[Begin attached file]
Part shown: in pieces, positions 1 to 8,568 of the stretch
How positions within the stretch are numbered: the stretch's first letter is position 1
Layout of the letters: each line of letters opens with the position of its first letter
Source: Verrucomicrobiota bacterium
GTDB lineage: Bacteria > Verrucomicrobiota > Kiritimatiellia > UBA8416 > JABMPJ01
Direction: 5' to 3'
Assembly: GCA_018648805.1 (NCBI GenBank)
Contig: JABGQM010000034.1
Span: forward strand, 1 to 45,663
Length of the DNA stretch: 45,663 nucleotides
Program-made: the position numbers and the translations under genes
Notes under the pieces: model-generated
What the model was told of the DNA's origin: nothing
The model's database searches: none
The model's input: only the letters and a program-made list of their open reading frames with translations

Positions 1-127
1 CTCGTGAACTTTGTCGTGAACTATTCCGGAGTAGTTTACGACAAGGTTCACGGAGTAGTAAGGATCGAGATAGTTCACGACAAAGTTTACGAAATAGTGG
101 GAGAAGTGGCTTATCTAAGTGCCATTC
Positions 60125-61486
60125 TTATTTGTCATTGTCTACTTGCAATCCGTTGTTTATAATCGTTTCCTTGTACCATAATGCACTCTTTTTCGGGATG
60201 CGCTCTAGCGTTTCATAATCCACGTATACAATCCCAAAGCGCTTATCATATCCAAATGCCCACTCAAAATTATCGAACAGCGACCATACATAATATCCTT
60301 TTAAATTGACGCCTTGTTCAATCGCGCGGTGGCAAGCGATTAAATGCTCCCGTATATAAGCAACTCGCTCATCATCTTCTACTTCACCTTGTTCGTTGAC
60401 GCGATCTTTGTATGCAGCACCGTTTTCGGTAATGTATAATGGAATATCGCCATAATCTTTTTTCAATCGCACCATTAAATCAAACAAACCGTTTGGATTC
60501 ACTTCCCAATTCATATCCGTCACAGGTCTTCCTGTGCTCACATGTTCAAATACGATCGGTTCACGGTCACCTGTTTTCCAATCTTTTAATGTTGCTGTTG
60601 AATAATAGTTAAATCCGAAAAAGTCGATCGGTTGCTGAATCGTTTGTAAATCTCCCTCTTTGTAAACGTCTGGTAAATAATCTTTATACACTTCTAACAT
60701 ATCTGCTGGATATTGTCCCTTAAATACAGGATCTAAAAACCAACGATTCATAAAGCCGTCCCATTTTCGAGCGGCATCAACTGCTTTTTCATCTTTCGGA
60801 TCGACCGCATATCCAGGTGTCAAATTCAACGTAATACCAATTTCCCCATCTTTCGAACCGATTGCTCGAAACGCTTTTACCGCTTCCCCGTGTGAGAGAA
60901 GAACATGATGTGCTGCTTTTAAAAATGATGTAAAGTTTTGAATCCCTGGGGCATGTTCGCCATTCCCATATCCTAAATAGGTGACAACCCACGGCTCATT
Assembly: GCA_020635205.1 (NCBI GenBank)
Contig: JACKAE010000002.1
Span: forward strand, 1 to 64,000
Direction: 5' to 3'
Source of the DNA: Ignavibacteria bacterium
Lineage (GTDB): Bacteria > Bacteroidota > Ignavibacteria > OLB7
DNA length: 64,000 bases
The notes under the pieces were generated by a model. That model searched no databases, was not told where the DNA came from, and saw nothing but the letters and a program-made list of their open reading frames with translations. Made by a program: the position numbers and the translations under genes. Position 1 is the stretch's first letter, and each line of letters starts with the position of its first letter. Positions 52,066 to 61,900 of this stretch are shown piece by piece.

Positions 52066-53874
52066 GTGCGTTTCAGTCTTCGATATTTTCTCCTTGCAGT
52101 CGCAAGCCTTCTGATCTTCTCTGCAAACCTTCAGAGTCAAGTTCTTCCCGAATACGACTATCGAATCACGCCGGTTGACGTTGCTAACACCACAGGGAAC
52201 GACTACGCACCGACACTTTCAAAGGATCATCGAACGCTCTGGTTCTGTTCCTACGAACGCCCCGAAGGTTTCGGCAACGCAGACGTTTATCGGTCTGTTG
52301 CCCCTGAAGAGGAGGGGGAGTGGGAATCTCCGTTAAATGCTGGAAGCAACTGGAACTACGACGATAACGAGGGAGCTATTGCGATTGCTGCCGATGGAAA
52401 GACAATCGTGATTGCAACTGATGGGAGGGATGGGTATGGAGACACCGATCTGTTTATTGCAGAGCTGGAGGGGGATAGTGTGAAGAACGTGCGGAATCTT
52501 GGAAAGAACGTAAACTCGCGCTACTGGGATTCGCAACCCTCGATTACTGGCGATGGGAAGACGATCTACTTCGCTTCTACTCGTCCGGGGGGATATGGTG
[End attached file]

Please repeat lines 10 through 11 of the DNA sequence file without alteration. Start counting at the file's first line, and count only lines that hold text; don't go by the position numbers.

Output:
Length of the DNA stretch: 45,663 nucleotides
Program-made: the position numbers and the translations under genes